ST. LOUIS - The St. Louis Art Museum wants you to take another look at how you experience art.
After all, that`s what some of their featured artists have done.
“The title of the exhibition is ‘Graphic Revolution American Prints 1960 to Now,' says Gretchen Wagner, Mellon Fellow for prints drawings and photographs. “It`s a show that`s a survey of the medium of printmaking and of contemporary art.”
“One of the things really highlighted in Graphic Revolution is that there are printers and print publishers who for the last six, seven, eight decades inviting artists into the print shop,” says Elizabeth Wyckoff, Curator Prints Drawings & Photographs.
The new exhibit is a unique opportunity to see artwork from well-known artists in print form.
Work that rarely sees the light of day.
“Works on paper need to not be in the light for too long a period,” says Wagner. “For that reason, we can only display them for certain periods of time. So, this is a unique opportunity for things that might not be seen again.”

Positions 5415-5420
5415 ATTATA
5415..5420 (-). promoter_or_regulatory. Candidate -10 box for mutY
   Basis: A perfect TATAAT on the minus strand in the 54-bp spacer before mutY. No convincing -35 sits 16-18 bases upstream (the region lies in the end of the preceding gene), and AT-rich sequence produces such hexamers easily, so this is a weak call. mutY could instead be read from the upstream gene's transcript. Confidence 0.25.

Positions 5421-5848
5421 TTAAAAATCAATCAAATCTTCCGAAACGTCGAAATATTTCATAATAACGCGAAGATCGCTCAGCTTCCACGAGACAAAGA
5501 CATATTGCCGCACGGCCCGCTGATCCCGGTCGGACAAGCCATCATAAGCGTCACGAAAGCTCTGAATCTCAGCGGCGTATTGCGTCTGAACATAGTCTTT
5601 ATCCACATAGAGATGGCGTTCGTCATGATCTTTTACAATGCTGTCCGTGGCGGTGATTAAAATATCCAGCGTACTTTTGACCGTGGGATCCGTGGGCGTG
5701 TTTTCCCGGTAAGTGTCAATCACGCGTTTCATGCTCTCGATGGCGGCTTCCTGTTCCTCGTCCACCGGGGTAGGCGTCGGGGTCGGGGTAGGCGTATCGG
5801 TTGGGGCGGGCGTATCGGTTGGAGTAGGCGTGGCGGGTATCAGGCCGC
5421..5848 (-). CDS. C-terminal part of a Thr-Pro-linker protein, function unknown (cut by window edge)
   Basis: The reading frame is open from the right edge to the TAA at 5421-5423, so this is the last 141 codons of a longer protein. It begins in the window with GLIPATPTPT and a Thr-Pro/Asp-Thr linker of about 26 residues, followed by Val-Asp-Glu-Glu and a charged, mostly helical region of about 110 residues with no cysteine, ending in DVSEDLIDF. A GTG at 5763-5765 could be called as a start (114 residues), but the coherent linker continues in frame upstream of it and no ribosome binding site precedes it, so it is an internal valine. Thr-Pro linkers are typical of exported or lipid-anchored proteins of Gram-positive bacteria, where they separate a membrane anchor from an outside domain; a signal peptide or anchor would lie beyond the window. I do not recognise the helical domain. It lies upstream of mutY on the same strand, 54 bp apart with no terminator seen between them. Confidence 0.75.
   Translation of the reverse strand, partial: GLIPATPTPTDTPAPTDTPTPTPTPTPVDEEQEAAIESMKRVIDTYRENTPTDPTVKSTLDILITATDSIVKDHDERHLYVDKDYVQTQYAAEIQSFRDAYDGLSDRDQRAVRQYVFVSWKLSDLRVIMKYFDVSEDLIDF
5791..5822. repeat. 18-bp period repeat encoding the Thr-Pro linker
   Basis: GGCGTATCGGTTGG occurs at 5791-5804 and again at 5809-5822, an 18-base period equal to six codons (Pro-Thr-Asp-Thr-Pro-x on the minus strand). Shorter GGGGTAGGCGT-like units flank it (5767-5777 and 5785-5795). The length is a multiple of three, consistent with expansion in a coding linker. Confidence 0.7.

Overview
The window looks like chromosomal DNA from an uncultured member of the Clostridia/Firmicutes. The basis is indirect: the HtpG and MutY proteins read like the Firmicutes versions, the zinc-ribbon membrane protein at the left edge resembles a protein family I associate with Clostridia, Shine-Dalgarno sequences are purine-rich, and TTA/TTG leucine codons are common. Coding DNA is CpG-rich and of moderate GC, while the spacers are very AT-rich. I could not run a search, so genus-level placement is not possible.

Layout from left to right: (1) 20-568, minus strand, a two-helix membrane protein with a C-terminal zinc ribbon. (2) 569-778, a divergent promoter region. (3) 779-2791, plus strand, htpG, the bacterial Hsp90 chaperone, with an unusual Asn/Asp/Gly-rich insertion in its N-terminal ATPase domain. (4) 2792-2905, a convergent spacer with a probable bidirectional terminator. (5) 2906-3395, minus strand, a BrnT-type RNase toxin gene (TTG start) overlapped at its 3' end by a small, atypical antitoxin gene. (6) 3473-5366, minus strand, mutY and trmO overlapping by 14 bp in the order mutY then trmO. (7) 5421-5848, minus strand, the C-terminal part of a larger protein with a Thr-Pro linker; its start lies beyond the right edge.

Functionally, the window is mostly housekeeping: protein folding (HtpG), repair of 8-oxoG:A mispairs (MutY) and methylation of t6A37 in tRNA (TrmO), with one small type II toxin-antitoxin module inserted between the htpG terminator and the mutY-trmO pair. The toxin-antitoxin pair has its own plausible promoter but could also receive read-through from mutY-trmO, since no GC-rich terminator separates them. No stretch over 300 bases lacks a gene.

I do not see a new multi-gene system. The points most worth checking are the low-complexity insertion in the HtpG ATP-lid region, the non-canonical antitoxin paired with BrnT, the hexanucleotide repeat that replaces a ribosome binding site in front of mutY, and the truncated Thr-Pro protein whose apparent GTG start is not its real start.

Meanwhile Wednesday afternoon, something that might not be seen again, at least in this shape, the installation of an art piece you can put your feet on or drive over soon.
“Traditionally sculpture is set on a pedestal,” says Simon Kelly, Curator Modern & Contemporary Art St. Louis Art Museum. “But for Richard Serra he wanted the sculpture set in the ground for the public to walk over the work and really interact with it on a personal level.”
The artwork dates from 1970 and is Serra`s` first outdoor public sculpture.
While work continues Fine Arts Drive, a Richard Serra sculpture is being permanently installed and filled with asphalt in the coming weeks.
And while the Serra sculpture takes shape, you can see the shapes of the Graphic Revolution in person through February.